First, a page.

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Clippers forward Kawhi Leonard forces a turnover while defending Mavericks center Kristaps Porzingis.
Clippers forward Kawhi Leonard forces a turnover while defending Mavericks center Kristaps Porzingis on Saturday during their playoff series opener at Staples Center. (Luis Sinco / Los Angeles Times)

The crowd had gone lifeless, and not only because hundreds of cardboard-cutout Clippers fans filled Staples Center on Saturday.

When Dallas’ Luka Doncic grabbed the rebound after Paul George’s 10th miss of the afternoon, and with 20 seconds remaining in Game 1 of this first-round series, many of the capacity crowd of 7,000 began walking toward the exits. One of the real fans, wearing a green throwback Mavericks jersey, lifted his facemask to celebrate.

“Game 1!” the man yelled. “Stolen!”

The Clippers‘ path on what they believe could be the franchise’s first championship started with a stumble, a 113-103 loss that, for all the progress made since last season’s early postseason exit, will serve only to invite comparisons to ominous postseasons past.

Kawhi Leonard scored 26 points to lead the Clippers and George added 23 but the dangerous shooting that sustained them all season was never found as the Clippers made only 11 of 40 three-pointers.

The Clippers threw a variety of defenders and strategies at Doncic, first guarding him straight up, before switches and blitzes to force the ball from his hands. He finished with 31 points anyway, even after failing to make a field goal in the fourth quarter and scoring just one point.

In the playoffs as a head coach for the first time since 2018, Tyronn Lue called the postseason his “happy place” before tipoff, and it was largely his comfort here, having won three combined championships as a player and coach, that made the Clippers turn to him as their coach.

Yet happy was not the word to describe him early in the first quarter as the Clippers fell behind by 11 points within six minutes, and the displeasure was easy to see given Lue — and Dallas’ Rick Carlisle — opted against wearing a mask for the first time in a game this season after the NBA gave vaccinated coaches such an option.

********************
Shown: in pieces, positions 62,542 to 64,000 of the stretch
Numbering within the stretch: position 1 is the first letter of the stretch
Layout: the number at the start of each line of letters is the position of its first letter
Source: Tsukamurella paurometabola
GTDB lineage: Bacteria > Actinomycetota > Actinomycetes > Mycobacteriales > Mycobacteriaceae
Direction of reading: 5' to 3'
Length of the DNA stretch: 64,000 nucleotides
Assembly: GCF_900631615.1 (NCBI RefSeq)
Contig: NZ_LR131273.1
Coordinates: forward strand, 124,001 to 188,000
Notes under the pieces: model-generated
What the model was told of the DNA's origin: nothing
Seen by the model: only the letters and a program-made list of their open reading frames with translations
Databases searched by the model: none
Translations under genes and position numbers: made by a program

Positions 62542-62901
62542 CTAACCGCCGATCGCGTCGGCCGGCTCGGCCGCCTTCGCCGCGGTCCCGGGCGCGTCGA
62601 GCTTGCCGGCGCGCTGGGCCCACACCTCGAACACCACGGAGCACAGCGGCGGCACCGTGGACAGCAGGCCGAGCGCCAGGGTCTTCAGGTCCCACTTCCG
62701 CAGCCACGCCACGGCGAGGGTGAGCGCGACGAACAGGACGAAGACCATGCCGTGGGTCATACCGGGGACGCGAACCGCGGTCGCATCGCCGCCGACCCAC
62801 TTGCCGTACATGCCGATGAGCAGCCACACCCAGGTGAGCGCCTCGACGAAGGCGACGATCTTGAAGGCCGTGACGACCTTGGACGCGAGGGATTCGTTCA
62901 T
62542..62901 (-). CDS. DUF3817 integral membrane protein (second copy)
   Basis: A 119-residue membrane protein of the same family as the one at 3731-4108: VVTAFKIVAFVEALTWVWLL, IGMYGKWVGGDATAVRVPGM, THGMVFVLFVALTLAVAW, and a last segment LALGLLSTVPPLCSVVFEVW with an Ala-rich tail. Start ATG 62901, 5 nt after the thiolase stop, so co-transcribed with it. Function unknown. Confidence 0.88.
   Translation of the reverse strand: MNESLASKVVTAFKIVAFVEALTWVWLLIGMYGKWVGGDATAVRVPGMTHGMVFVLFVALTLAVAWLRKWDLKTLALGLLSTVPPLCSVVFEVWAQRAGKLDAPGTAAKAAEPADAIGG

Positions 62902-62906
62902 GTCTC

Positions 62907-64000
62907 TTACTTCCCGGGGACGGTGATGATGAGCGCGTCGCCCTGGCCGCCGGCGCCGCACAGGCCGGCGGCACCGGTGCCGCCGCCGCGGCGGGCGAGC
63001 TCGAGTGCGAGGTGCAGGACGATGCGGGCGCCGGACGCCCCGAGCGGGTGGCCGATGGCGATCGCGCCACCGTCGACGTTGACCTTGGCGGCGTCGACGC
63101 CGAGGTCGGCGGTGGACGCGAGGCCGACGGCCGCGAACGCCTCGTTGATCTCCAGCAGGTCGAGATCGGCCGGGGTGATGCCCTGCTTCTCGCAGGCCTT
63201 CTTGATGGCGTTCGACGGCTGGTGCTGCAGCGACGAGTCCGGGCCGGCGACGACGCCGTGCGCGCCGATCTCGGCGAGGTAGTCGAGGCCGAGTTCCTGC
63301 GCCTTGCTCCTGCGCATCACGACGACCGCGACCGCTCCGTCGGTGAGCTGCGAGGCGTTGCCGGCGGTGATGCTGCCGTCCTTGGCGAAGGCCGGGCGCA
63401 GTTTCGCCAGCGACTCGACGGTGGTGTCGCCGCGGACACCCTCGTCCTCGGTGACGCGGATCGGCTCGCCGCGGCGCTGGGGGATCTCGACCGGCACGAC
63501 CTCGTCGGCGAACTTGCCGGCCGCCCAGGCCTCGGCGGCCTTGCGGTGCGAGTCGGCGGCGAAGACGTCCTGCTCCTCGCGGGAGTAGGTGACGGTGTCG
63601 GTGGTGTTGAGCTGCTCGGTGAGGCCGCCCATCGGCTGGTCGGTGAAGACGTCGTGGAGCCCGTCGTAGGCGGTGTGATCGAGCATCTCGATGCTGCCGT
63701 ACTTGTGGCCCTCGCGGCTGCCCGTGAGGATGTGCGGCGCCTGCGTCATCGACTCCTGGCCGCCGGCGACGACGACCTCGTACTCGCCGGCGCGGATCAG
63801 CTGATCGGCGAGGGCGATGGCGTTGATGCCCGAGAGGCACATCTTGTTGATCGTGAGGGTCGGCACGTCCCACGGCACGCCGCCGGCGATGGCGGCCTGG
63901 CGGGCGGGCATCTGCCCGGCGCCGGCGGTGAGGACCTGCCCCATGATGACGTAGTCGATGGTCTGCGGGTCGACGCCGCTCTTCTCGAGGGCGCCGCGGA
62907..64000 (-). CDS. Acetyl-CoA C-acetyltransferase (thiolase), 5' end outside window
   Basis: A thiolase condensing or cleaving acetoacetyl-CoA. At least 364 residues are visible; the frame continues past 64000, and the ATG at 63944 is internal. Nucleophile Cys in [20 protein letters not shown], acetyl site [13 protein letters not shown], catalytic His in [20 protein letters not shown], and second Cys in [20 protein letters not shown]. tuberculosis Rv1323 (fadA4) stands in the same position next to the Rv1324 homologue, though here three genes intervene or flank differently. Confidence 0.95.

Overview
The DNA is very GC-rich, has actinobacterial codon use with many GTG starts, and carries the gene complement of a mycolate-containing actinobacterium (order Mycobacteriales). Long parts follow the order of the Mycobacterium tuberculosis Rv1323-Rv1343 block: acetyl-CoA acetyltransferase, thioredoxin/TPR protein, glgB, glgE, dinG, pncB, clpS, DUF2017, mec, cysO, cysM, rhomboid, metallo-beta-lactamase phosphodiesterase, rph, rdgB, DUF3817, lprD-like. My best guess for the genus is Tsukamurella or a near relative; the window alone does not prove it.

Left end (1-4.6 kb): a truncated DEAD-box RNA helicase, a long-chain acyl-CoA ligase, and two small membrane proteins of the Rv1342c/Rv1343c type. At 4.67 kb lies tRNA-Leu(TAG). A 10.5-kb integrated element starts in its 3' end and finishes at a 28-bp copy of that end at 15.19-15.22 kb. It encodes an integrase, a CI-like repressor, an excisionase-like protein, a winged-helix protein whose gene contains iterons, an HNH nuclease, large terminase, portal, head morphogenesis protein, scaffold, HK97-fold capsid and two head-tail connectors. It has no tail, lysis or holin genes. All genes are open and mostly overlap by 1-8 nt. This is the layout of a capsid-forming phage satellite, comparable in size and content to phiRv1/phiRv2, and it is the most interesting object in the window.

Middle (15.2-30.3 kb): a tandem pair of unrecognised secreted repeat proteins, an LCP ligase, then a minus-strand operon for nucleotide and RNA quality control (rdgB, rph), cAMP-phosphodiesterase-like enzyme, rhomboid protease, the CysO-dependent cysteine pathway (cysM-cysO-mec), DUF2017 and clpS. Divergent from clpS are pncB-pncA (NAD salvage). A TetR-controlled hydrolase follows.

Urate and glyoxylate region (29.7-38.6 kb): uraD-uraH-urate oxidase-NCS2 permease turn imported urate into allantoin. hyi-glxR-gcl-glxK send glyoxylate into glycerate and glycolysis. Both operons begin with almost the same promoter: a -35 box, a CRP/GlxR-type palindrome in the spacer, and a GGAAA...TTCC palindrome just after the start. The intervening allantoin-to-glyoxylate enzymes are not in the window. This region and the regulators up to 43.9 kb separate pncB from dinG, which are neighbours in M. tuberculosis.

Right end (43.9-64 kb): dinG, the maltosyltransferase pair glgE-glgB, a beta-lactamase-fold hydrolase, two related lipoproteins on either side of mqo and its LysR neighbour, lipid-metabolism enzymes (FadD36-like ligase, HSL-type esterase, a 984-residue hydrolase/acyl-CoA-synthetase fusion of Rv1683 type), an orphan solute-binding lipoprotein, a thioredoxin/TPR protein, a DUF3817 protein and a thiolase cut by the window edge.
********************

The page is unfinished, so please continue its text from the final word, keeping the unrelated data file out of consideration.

The NBA’s best three-point-shooting team had missed its first five threes and nine of its first 11 shots. While making six of their first nine shots, the Mavericks were putting the Clippers in foul trouble, with Doncic taking advantage of his size difference to back down Clippers guard Patrick Beverley in the post and draw two quick fouls.

Clippers-Mavericks first-round playoff schedule.Clippers-Mavericks first-round playoff schedule.

Clippers-Mavericks first-round playoff schedule. (Tim Hubbard / Los Angeles Times)

Their lead grew to 12 after another three-pointer by Tim Hardaway Jr. For the first time, the Clippers allowed Doncic to switch onto center Ivica Zubac, and the 7-footer held his ground. So too did his team, which trailed by just three after one quarter and five at halftime despite allowing Doncic 21 points and making six fewer three-pointers than the Mavericks.

With George working for free throws while making one of his first seven shots, Leonard was the stabilizing force.

Looking every bit like he had rested for nine days, the All-Star forward attacked the smallest creases of the Mavericks’ defense with a velocity rarely seen during the season. Dallas forward Maxi Kleber learned the hard way. The last line of Dallas’ defense with Leonard sprinting upcourt after a steal, Kleber was dunked on violently by Leonard in a play that made a building two-thirds empty sound like it was sold out.

The play couldn’t have been more necessary: Only minutes earlier, the building had fallen quiet after Doncic made a pair of step-back jumpers over Zubac, leading to an eight-point Mavericks lead. Zubac was replaced and never played again.

George found his shooting touch in the fourth quarter. His first three-pointer in five tries pushed the Clippers ahead 89-87. His second created a 94-92 lead. It was a lead that never held.

This story originally appeared in Los Angeles Times.